Dr. van den Broek says that her work with Dokters van de Wereld is made better through cooperation.

“I regularly go back and forth with social workers. I tell them: 'Gosh, this man needs to soak his feet for 15 minutes'; Or, 'This woman has to go to the mental health centre this afternoon but I won't be available, can she stay here in the meantime?' and they will usually help me.

Hindering Medical Workers

This trend of reducing support and imposing restrictions on humanitarian care has even manifested in the penalization of medical workers in other parts of Europe.

One such case took place in northeastern Poland, near the border with Belarus. Dr. Paulina Bownik was forcibly removed from a hospital for trying to assist a sick migrant with paperwork and taken to court for 'disturbing the peace'.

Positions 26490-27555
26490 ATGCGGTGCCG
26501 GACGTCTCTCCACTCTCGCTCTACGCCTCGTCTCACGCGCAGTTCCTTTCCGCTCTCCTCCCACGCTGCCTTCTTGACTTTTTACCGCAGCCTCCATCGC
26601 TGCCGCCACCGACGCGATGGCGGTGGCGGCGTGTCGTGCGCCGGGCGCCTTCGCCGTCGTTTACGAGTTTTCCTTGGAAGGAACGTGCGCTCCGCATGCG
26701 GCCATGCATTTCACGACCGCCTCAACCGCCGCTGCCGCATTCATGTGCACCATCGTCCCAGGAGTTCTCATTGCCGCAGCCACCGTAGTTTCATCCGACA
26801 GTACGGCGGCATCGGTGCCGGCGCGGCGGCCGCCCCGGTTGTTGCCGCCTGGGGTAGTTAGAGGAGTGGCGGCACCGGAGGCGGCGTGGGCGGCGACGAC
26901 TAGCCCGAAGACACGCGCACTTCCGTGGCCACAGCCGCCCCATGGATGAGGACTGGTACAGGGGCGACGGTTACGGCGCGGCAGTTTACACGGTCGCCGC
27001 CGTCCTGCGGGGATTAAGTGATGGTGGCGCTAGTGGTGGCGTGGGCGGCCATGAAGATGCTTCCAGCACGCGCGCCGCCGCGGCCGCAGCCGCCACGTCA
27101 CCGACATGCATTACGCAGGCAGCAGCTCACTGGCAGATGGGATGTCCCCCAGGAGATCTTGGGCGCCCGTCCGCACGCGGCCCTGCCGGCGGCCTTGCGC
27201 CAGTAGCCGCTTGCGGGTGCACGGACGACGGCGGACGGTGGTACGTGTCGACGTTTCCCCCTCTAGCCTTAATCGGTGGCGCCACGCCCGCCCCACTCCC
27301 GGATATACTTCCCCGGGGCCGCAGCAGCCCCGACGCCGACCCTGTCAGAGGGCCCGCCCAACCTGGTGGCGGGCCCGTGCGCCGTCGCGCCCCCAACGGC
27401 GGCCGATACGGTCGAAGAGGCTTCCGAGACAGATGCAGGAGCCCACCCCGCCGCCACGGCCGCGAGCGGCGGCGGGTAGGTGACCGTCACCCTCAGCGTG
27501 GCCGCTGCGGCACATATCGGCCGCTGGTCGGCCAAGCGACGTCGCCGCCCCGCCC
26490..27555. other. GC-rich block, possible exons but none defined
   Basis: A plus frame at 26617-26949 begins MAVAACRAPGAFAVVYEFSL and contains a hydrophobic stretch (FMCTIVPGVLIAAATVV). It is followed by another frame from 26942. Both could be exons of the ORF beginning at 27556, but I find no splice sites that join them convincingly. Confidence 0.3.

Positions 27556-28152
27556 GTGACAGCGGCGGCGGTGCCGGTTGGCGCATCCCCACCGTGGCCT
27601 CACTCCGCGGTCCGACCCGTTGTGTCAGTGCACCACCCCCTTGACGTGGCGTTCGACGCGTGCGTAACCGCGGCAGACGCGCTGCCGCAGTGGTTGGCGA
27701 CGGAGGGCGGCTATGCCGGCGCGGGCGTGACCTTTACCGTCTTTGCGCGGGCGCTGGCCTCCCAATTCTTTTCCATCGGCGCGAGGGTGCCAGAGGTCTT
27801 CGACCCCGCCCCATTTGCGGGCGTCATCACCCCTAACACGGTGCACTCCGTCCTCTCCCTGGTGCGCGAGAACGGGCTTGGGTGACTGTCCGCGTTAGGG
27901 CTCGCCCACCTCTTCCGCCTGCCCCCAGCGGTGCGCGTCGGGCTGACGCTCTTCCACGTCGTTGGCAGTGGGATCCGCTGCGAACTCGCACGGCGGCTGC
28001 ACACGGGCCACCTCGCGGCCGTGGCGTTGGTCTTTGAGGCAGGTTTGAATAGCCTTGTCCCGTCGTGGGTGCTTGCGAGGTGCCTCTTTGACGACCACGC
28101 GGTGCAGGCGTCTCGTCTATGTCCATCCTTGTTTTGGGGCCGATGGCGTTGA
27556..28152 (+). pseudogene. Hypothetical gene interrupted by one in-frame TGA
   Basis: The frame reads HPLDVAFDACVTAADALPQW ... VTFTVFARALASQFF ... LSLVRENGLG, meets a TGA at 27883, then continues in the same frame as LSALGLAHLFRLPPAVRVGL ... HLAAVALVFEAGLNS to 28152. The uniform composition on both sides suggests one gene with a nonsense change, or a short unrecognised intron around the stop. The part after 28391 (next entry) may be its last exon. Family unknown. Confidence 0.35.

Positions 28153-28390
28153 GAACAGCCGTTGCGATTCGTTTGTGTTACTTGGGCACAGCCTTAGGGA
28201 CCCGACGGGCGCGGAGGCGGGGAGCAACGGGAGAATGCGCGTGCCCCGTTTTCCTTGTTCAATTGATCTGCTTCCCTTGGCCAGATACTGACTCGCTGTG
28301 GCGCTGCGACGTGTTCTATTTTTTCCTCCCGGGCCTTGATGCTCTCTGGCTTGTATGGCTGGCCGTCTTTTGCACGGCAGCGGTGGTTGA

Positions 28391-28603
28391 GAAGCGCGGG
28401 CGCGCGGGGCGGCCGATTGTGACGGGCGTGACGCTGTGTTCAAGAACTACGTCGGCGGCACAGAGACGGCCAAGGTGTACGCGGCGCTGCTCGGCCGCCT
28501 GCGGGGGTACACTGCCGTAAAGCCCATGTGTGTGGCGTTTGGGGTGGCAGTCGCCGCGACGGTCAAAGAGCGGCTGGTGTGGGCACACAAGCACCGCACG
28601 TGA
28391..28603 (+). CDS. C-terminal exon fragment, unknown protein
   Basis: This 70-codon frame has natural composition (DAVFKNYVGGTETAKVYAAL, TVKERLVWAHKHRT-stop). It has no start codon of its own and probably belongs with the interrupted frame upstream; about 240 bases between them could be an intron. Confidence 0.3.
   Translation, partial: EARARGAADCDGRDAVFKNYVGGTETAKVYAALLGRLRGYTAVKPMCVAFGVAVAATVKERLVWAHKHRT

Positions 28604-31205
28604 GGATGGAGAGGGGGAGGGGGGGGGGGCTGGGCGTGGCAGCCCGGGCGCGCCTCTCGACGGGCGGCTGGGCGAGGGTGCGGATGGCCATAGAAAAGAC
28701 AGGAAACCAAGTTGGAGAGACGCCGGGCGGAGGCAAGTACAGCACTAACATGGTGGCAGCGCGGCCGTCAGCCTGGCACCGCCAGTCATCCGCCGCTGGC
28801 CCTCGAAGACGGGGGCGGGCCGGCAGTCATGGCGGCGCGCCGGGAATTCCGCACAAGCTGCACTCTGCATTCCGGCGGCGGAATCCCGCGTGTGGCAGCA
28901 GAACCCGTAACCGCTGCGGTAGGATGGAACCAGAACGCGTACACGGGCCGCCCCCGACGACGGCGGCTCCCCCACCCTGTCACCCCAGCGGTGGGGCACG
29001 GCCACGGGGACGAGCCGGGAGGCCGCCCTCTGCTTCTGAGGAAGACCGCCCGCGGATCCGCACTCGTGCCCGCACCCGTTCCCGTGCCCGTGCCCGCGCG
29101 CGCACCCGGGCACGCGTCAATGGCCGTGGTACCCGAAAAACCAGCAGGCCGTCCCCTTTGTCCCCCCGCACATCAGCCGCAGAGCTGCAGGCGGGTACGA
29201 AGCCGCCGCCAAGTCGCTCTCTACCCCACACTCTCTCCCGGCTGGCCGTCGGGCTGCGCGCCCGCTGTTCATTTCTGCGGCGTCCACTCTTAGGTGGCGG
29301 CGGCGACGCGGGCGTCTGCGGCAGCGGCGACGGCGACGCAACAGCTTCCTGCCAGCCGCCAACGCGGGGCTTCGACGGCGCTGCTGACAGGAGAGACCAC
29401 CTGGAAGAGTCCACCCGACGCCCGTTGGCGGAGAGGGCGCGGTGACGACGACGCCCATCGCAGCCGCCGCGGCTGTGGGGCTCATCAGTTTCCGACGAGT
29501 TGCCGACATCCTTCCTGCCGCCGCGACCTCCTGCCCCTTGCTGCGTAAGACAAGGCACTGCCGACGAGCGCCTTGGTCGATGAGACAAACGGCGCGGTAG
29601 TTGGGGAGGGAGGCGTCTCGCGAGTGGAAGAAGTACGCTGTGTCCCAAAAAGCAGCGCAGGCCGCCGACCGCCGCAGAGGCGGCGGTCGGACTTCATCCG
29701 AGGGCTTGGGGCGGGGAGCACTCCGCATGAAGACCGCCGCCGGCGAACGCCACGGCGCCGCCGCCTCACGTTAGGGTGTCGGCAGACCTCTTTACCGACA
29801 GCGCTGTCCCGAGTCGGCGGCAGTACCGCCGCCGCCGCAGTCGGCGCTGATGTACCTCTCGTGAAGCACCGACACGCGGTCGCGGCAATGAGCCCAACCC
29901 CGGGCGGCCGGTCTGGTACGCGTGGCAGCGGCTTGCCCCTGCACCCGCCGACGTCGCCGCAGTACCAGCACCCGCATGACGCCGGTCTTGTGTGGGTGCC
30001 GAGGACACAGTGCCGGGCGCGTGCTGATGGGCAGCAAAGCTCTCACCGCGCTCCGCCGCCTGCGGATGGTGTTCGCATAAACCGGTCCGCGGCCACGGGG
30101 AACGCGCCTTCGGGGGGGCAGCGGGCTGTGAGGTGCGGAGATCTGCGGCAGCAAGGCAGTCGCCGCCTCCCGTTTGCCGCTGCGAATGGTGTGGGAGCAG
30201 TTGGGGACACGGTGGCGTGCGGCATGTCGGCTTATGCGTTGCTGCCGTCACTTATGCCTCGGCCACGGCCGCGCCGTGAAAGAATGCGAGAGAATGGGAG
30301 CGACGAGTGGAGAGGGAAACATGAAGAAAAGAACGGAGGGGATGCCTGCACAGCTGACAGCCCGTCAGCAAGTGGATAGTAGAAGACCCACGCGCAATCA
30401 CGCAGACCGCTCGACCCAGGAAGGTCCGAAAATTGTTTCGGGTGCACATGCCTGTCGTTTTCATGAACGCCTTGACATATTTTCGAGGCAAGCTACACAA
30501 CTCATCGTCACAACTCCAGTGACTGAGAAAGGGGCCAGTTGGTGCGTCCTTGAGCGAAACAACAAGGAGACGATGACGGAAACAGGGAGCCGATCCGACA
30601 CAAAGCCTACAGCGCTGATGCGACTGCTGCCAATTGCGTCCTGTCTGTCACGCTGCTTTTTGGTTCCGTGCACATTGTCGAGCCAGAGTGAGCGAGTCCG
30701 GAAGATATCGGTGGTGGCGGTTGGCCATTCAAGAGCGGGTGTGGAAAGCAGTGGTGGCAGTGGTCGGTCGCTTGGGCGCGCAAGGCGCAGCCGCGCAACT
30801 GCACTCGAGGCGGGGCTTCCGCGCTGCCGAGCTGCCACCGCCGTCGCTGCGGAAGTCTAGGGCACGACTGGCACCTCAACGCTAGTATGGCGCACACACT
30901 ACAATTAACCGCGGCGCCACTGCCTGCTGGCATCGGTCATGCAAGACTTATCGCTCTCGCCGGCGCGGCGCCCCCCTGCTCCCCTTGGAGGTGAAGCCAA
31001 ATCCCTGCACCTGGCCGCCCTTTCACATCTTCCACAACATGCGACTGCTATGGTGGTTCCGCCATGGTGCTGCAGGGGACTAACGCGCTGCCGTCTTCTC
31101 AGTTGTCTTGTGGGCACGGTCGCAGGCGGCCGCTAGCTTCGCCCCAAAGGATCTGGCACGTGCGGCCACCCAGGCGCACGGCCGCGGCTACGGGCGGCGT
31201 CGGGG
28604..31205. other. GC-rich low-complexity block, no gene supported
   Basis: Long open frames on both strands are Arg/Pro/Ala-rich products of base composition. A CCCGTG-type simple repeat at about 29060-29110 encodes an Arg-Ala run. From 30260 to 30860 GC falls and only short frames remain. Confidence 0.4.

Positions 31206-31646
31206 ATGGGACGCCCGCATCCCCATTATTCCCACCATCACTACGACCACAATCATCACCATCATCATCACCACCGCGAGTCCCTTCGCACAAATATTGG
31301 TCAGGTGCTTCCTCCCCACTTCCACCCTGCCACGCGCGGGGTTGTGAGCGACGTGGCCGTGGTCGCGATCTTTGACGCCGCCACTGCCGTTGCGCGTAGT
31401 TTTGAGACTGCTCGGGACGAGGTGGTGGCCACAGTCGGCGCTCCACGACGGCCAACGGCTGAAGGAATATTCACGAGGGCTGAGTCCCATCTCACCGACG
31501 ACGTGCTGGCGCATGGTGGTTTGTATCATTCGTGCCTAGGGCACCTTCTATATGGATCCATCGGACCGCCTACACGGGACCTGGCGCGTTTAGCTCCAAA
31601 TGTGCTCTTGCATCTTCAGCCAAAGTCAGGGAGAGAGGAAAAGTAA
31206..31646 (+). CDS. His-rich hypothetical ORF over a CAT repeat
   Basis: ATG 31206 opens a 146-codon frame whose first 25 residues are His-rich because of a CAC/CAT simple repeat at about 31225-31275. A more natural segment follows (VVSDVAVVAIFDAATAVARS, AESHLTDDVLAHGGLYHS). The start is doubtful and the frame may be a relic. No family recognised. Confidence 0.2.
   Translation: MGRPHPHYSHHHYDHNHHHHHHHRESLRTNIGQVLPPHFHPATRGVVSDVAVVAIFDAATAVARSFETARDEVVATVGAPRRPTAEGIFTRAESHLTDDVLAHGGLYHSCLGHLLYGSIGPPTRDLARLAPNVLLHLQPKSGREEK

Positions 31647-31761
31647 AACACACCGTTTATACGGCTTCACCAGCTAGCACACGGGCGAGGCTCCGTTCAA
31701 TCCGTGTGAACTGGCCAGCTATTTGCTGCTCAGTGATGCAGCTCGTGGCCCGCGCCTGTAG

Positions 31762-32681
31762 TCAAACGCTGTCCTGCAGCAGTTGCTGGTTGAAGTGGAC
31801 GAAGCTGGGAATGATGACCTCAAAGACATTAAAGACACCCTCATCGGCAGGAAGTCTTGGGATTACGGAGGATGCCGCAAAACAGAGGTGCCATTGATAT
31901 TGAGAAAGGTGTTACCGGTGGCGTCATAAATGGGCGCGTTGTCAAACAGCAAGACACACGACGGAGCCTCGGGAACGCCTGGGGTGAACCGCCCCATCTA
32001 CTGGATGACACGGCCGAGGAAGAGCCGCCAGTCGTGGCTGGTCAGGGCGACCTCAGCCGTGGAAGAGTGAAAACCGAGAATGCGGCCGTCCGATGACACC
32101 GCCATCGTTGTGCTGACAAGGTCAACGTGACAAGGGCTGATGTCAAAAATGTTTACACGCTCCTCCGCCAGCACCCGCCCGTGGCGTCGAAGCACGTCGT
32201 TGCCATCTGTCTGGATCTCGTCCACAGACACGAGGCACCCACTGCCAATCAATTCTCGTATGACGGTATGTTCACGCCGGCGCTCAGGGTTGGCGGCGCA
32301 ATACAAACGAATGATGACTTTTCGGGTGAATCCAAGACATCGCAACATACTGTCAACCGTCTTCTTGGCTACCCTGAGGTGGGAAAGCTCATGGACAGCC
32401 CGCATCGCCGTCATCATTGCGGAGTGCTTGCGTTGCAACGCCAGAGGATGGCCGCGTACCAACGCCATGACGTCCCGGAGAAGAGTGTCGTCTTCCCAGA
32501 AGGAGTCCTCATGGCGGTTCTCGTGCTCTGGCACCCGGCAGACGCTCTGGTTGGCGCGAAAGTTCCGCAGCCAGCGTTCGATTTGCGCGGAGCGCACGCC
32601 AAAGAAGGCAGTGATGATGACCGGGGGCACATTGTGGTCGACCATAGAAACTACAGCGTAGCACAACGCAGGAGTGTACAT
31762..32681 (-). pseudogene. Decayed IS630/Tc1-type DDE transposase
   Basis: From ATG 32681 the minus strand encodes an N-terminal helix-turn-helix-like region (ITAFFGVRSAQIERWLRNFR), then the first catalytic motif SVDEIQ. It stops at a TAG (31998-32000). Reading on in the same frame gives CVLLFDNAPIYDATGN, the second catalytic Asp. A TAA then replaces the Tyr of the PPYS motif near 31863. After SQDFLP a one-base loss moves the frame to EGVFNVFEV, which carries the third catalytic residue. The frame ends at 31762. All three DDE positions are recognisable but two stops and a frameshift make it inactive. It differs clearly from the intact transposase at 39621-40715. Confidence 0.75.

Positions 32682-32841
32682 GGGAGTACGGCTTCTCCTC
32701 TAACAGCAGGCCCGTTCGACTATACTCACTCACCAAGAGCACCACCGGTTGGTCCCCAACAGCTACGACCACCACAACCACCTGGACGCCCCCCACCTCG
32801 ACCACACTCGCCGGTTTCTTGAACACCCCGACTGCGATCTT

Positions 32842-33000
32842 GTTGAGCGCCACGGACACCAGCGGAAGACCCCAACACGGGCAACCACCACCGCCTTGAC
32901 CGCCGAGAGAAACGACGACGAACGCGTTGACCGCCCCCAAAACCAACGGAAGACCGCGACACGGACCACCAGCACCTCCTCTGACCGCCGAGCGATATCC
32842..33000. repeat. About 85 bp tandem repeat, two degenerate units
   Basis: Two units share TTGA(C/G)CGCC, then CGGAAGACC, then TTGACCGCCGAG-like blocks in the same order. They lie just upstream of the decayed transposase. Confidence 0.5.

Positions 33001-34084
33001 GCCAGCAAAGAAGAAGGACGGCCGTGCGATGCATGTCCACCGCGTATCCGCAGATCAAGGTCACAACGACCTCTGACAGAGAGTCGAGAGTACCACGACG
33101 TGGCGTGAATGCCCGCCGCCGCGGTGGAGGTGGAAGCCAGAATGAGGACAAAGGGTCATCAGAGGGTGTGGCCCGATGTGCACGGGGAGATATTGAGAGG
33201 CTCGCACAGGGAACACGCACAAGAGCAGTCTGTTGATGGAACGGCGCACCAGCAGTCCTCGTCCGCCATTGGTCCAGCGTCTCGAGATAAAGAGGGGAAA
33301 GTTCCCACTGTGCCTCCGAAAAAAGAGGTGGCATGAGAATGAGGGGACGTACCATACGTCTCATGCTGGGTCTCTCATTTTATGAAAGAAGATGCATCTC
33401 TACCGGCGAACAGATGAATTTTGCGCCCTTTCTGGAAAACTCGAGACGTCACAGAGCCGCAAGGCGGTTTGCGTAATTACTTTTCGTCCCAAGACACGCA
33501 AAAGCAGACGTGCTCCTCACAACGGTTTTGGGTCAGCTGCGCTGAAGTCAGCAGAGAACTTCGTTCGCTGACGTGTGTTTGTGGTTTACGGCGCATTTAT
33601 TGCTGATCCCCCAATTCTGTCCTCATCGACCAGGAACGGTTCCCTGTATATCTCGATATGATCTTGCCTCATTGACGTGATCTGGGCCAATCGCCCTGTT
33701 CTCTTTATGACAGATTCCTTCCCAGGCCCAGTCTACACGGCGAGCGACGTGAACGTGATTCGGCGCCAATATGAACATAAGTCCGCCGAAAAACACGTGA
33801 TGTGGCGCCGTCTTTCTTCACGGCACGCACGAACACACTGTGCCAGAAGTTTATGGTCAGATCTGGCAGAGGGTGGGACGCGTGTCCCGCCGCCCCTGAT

“The fact is that the doctor did something which was completely consistent with their mission of keeping the person safe was, indeed, criminalized,”

comments PICUM advocacy officer, Silvia Carta.

Impact on Shelter

Housing is another aspect threatened by this new directive. Providing shelter could soon be criminalized as 'facilitating illegal stay' in the EU.

Many undocumented people already have to live on the streets. It is hard to say the precise numbers, as official estimations of homelessness do not account for people without papers.

Undocumented people rely on help from friends, volunteers, and aid organizations to find a roof over their head. Khalid Jone disapproves of the notion that he would no longer be allowed to take people in.

“I want to welcome somebody in my house, what is your problem with that?”

The efforts of individual volunteers are under threat, but so are the missions of larger institutions. For some, solidarity and charity are foundational ideals.